It was third time lucky for Erica Daniels. A member of Peguis First Nation in Manitoba, Daniels is this year’s recipient of the Young Aboriginal Entrepreneur Award, presented annually by the Canadian Council for Aboriginal Business (CCAB). It was the third time she had put her name forward for the award, proving once again that persistence pays off. Daniels, (Cree/Ojibwe), has her own Winnipeg-based media company called Kejic Productions. Kejic is an Ojibwe word meaning The Sky. Daniels believes her company is aptly named as there is no limit to how far one can dream. Kejic Productions specializes in video production, photography and graphic design services. “I almost wasn’t going to apply,” she said of the award. But she did because she believed it was her last year of eligibility because she’s turning 30 this summer. Daniels later found out that the cut-off for the youth award is under 35. Daniels admitted she was disappointed at not having won the award previously. “It was discouraging for me,” she said. “But the message here is to never give up. I’ve gotten so many rejections. But that didn’t let it stop me from going on.” Despite the COVID-19 pandemic, Daniels said her business has been booming in the past year. “People are wanting online content,” she said. Daniels will be presented with her CCAB award, which comes with a $10,000 prize, at a virtual ceremony scheduled for March 31. Daniels also recently received a $5,000 grant, funded by the New Relationship Trust, through its Young Entrepreneur Symposium. With the $15,000, she has been able to hire a pair of Indigenous women on a part-time basis to assist her with her business. Tara Carpenter, who is Métis, and Desiree Brightnose, a member of Chemawawin Cree Nation in Manitoba, have both been given production positions with the company. “It’s really important to me,” Daniels said of the fact she is now employing others. “That’s what I’ve been passionate about, giving opportunities to young Indigenous people and young Indigenous women specifically.” Daniels will also continue to utilize a pair of Indigenous sub-contractors with her business. “Now there’s a team of us,” she said. Tabatha Bull, CCAB’s president and CEO, believes Daniels is a worthy recipient of her award. “It is especially important that we elevate voices like that of Erica Daniels, to make sure Indigenous stories are told by Indigenous people,” Bull said. “Erica not only uses her gifts to share these important stories, but through her work she makes way for more young Indigenous professionals in the media industry and inspires other entrepreneurs to follow their dreams.” Daniels said CCAB officials were aware that she had also applied for their award the past two years. “Tabatha told me they had seen my submission every year and that they’ve been watching me,” Daniels said. “They’ve seen my business grow each year.” Daniels added that Bull told her she was impressed with the fact Kejic Productions is also helping out other young Indigenous people. “I think one of the things they loved about it was the opportunities I give to youth,” Daniels said. Daniels herself was looking for some direction when she was a teen. She had a life-changing moment when she was introduced to Just TV, a program for at-risk Winnipeg youth. “That’s where I began my journey and got the extensive skills I needed,” Daniels said. Through Just TV Daniels learned many of the nuances of the broadcast business, including camera work, editing and lighting. “I was given unlimited opportunities,” she said of the Just TV program, a venture which continues to this day and she often finds herself volunteering for when she can. “It changed my life in so many ways.” She went on to study in a pair of programs offered through the National Screen Institute, graduating from its IndigiDocs program and its New Indigenous Voices Program. Daniels also worked as an associate producer for the CBC before launching her business in 2017. Daniels is hoping others follow her footsteps and pursue their dreams. “Take advantage of every opportunity you can,” she said. “For young Indigenous people, there’s tons of opportunities for us.” Windspeaker.com By Sam Laskaris, Local Journalism Initiative Reporter, Windspeaker.com, Windspeaker.com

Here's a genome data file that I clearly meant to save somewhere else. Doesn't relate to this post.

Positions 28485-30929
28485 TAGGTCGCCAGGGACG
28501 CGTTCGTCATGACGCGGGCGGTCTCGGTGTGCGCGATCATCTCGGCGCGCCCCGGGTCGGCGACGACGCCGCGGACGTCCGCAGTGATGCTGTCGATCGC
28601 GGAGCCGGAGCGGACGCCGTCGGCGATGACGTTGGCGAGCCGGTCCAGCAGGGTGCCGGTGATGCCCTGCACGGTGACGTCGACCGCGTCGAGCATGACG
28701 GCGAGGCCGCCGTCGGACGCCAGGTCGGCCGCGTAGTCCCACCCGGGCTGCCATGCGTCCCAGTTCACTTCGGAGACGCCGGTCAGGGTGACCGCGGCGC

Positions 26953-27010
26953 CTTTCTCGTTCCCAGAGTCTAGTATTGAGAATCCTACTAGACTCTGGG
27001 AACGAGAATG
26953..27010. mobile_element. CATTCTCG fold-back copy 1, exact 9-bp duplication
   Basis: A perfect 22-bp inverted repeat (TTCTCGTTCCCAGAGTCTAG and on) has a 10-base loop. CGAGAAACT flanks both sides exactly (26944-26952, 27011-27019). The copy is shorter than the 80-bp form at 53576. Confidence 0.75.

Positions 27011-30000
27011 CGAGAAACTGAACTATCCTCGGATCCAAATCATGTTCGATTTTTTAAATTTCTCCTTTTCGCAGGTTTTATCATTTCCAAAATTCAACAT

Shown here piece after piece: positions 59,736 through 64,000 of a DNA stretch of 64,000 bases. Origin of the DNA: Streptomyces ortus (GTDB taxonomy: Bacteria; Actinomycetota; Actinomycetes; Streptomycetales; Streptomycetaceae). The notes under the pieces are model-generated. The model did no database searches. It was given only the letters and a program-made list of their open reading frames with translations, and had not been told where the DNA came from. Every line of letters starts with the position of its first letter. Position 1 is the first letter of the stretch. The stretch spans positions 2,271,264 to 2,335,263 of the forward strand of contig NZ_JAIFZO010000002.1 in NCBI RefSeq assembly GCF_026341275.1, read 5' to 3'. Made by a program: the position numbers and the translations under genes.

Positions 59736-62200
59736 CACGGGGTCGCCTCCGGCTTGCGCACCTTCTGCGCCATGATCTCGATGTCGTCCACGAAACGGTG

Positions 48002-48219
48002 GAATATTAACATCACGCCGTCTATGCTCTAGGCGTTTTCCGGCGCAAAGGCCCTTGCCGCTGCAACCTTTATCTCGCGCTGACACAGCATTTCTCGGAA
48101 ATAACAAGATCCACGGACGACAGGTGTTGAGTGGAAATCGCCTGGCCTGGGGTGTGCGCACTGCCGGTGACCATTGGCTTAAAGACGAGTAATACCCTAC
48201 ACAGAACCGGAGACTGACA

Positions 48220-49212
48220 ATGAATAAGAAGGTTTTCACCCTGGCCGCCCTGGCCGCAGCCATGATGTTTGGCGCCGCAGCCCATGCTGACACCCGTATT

New York, New York--(Newsfile Corp. - March 8, 2021) - The securities litigation law firm of The Gross Law Firm issues the following notice on behalf of shareholders of Nutanix, Inc..Shareholders who purchased shares of NTNX during the class period listed are encouraged to contact the firm regarding possible Lead Plaintiff appointment. Appointment as Lead Plaintiff is not required to partake in any recovery.CONTACT US HERE:https://securitiesclasslaw.com/securities/nutanix-inc/?id=13457&from=5CLASS PERIOD : March 1, 2018 to May 30, ...